When I was fifteen, I stopped believing in God. I announced to my parents that I would no longer be accompanying them to church. Considering that my mother’s parents had been Christian missionaries, and my father was a minister, my decision caused a bit of a stir.
I was a sullen, alienated adolescent casting about for an anchor. I didn’t feel that I fit in with my adoptive family, I knew nothing about my origins, and I had no clue how to navigate the byzantine social landscape of my far more sophisticated, moneyed schoolmates.
Sunday after Sunday, I squirmed on a hard wooden pew, the words of the sermon wafting over my head as I gazed up at the sunlight, tinged blue, green, and yellow through the stained glass. I waited for something, some sense of rightness, of calm, a sign that I was in the right place, and that all would be well. But that something never came.
So I quit God, I quit church, and I set off to search for a place to land.
When you’re adopted, you figure out how to pass. I could make myself fit in everywhere, with almost anyone, but there was no place, and no person, that felt like home.
Until I met Prince. He was smart, he was funny, he dazzled. I was swept up in his trail of fabulousness, and I skittered along behind him, eagerly gathering the nuggets of splendor he cast over his shoulder. His family embraced me as one of their own, showering me with gifts, and a matching warm-up suit. I had been drafted into Team Machiavelli, and I couldn’t believe my good fortune. I didn’t have to wonder who I was anymore. I had my warm-up suit, I knew my sound bytes, and I made sure I was always smiling.
All was glorious until my own, subversive thoughts crept in, and I started saying things that weren’t in the script. The more I said, the more my “family” looked at me like I was nuts. At forty, I was right back where I had started: confused, alienated, and alone.
The marriage blew up in spectacular fashion, and with it, my life. I scrambled to assemble what was left of it, and constructed a new one, from scratch. For years, I was terrified of Prince and his family. I was scared of their money, and their ruthlessness, and their unyielding mission to grind me into a pulp. When they drafted Luca into the cult, I went numb. But I had another child, and a crumbling second marriage, so taking up permanent residence in a corner wasn’t an option.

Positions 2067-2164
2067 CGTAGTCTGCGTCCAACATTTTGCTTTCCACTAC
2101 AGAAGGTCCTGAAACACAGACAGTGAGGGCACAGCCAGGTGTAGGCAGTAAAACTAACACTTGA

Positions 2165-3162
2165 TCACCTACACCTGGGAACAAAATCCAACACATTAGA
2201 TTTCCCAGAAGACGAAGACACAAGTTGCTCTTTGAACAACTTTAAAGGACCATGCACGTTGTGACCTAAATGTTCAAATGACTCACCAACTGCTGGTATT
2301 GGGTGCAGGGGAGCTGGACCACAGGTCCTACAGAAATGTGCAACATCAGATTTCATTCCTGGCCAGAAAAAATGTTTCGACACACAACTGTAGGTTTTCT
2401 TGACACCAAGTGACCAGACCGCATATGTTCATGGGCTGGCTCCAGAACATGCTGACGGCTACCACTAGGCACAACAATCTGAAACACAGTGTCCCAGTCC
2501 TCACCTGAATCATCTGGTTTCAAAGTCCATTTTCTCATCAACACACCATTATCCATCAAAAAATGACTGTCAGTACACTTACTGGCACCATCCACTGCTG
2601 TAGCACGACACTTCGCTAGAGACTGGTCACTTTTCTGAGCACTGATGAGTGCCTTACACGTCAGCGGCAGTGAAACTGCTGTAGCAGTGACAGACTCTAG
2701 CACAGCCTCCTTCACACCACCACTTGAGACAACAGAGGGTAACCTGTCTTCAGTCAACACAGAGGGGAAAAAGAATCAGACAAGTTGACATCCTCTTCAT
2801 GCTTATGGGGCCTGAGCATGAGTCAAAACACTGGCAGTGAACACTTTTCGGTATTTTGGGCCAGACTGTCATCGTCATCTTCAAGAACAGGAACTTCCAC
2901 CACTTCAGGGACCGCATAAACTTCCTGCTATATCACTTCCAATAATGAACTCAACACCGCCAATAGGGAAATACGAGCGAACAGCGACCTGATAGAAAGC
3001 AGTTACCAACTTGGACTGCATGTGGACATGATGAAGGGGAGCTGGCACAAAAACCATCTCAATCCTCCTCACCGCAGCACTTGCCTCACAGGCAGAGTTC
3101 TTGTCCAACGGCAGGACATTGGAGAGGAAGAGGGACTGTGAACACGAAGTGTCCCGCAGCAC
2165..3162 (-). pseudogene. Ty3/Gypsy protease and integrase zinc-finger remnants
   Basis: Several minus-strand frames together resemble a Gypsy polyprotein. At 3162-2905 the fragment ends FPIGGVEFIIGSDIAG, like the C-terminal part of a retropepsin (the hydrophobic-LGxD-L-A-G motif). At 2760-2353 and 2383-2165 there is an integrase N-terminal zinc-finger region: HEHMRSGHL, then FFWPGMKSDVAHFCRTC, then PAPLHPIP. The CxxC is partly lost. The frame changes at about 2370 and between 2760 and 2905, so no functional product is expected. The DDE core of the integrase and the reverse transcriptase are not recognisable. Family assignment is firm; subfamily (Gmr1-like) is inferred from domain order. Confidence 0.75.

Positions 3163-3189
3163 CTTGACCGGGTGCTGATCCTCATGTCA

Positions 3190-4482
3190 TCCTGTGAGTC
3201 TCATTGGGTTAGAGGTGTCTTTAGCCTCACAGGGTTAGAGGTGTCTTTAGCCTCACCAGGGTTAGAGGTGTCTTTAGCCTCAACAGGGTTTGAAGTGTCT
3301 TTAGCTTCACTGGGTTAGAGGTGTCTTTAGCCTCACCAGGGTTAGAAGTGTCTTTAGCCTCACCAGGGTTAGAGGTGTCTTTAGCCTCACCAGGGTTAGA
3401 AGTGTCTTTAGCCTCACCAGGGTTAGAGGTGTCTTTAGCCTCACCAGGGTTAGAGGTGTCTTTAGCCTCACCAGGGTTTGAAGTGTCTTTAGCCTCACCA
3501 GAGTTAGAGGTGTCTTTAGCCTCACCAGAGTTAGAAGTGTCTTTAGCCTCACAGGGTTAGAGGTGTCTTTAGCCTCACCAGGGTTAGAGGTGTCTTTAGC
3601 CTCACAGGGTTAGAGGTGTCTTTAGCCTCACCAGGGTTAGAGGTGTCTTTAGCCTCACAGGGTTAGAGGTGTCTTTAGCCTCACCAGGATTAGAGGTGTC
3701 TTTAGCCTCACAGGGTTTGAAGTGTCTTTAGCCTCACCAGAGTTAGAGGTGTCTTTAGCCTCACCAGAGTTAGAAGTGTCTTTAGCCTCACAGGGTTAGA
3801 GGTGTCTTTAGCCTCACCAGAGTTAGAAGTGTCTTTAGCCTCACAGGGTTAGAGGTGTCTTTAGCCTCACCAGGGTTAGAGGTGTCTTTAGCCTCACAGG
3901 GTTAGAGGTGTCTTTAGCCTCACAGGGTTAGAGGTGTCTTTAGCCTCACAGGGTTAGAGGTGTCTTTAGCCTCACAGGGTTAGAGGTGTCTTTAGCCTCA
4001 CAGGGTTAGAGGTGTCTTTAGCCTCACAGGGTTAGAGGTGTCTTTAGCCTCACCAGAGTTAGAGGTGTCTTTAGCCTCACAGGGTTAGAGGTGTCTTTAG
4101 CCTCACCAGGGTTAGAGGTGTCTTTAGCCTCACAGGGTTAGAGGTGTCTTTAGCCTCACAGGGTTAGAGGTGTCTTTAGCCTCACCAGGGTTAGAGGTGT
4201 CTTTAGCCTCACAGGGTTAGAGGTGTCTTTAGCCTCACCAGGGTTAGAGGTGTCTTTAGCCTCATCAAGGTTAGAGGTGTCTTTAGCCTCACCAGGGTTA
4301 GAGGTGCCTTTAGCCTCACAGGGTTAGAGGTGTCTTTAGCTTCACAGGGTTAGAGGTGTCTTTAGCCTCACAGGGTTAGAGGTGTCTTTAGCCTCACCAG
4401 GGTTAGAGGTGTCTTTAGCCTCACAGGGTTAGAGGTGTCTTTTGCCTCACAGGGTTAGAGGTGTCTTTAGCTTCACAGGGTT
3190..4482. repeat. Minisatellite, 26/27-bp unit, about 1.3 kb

There were mornings I awoke practically drowning in dread. So much dread, in fact, that I couldn’t believe I could live through it. The shakier I felt, the more I blogged. The more I blogged, the more connected I felt. To readers, to other bloggers, to my friends, to my family, and most of all, to myself.
It is this sense of connectedness that I have been searching for all my life. And I don’t think I have ever felt so at home as I have this past weekend, when I shrugged off the urge to loofah, and asked people to help me raise $5000 so I could pay an attorney to help me regain custody of my son.
As I write this, it’s Easter Evening, and my gofundme campaign is just 36 hours old. In less than two days, 71 people have donated a total of $2670, which puts me more than halfway towards my goal. Some of these people are flesh-and-blood friends. Some of them are bloggers I know only through the blogosphere. And some of them are people I don’t know at all. Many reached into shallow pockets and gave money they didn’t have to spare — to a stranger.
Witnessing this level of love and humankindness has brought me as close to God as I’ve ever come. I don’t know that I’ll ever set foot in a church again, but I’ve never thought that’s where you go to find God.
Whatever God is, is in other people, I think. And on this Easter, seventy-one.